Corey Crawford is back and it didn't look like he skipped much of a beat. The Blackhawks were handed their first regulation loss of the season to the Arizona Coyotes on Thursday, but the 33-year-old netminder stopped 27 of 30 shots (.900 save percentage) in his season debut and made several timely saves to keep his team in it.

In the larger picture, it was a win based on how well Crawford looked between the pipes.

"Yeah, I think it is," coach Joel Quenneville said after practice on Friday. "It's one of things we were wondering, how he would handle post-game and how he came in today. Very encouraging signs. He felt good in all aspects of what he went through and dealt with, and practiced well today too, so that was good."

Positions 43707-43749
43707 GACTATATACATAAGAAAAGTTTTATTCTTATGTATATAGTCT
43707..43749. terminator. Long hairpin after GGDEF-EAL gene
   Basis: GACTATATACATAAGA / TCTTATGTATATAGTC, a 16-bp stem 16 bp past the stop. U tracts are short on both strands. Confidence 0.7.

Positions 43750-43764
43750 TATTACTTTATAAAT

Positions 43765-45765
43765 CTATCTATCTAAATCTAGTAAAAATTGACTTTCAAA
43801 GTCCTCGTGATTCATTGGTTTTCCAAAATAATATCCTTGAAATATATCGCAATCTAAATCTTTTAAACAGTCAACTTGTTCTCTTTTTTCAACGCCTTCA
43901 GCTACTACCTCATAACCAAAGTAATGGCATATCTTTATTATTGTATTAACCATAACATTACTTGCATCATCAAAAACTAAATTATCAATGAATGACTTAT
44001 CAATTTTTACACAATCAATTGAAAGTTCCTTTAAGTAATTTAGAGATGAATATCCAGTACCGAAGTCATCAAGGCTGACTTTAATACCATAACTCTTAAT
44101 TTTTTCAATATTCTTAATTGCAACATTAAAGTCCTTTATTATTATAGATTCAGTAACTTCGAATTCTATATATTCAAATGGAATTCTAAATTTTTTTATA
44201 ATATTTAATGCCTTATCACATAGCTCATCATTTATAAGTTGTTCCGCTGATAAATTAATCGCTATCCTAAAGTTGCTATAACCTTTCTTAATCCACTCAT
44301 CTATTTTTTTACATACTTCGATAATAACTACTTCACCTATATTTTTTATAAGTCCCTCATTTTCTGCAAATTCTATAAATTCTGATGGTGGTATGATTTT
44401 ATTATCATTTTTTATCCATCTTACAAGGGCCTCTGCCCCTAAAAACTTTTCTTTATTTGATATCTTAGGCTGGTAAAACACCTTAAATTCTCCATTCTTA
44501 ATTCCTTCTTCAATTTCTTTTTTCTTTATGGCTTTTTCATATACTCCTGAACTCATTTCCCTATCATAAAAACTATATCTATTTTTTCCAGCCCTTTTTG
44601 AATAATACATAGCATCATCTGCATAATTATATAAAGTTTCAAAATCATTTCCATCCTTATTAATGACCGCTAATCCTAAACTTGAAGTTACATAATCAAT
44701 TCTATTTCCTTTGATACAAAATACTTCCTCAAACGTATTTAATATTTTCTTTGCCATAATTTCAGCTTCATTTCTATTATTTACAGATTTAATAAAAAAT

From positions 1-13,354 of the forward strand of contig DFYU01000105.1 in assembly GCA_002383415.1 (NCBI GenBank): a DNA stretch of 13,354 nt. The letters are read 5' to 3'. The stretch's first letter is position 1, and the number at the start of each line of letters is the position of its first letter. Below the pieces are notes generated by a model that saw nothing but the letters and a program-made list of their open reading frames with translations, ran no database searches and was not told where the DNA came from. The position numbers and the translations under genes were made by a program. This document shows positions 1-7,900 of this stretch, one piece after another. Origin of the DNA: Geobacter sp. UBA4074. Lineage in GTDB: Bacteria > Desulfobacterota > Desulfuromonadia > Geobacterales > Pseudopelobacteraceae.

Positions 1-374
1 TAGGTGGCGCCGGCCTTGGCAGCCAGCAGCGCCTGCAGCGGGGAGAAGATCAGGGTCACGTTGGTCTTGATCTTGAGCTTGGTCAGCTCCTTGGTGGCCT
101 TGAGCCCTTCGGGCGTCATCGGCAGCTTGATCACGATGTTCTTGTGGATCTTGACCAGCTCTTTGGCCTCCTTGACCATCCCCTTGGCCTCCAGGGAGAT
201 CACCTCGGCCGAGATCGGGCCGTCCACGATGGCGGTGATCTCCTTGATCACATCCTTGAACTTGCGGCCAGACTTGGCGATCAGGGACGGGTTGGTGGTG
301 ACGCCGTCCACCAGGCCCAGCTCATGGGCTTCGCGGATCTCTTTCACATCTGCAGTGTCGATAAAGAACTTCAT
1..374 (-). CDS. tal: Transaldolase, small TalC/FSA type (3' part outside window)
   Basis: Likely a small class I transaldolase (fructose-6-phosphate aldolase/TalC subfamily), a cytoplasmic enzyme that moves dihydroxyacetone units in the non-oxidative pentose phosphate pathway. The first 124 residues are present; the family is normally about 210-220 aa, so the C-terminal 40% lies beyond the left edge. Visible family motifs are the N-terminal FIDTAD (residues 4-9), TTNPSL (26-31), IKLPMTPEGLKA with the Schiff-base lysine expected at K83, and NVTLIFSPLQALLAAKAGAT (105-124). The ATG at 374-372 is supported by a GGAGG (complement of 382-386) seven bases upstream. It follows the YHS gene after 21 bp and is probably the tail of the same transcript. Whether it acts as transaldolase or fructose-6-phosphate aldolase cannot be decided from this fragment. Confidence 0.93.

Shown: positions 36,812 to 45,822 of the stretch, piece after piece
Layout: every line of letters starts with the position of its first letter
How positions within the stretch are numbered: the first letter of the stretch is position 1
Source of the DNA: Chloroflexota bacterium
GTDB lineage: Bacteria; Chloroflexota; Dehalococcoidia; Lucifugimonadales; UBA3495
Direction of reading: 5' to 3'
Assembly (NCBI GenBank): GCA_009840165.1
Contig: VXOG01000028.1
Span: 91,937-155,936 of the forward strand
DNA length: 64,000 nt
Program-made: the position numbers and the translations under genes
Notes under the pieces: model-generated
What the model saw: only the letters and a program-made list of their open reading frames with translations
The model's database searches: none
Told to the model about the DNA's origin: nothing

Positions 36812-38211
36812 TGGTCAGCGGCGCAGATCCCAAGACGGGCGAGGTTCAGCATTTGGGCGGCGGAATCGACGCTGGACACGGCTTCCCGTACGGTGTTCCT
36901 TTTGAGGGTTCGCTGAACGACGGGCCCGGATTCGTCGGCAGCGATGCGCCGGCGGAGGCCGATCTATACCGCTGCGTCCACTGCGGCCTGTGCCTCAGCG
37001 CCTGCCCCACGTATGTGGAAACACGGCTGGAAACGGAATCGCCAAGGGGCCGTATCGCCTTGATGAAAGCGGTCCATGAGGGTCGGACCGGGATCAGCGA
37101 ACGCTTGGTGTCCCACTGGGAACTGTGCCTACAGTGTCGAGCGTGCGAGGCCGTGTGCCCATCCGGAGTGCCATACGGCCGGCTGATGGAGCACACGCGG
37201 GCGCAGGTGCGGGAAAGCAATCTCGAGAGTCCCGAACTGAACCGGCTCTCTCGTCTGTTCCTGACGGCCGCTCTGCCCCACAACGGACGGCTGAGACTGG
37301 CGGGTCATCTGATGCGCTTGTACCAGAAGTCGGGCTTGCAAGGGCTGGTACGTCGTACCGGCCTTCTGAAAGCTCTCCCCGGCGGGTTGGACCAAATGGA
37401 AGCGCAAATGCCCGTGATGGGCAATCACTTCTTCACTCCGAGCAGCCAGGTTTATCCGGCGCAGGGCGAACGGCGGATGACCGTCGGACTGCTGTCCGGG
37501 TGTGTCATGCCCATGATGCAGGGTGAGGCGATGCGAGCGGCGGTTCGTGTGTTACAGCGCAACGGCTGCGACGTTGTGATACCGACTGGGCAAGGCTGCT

The first one is in the books.

But what's the plan going forward? Will Crawford be on a "pitch count" or will they treat him like they have in past seasons when he was healthy?

In the past, Crawford has generally started somewhere in between 55-58 games per season. Part of that has been because of injuries. Another part is the Blackhawks have had reliable backups, which allowed them to give Crawford an extra night off here and there to keep him fresh.

It's not unreasonable, though, to think Crawford could flirt with 50 starts, considering he missed only five games to start the season. And they can still accomplish that by playing it safe.

The Blackhawks have 13 more back-to-backs this season, which gives them the opportunity to start Cam Ward at some point in each of them. That leaves room for another 15 or so starts to sprinkle in for Ward that could serve as rest days for Crawford and still being on track to start around 50.

Obviously, the Blackhawks want to be careful with how much they ask of Crawford because concussions are tricky to deal with and every player responds differently to it.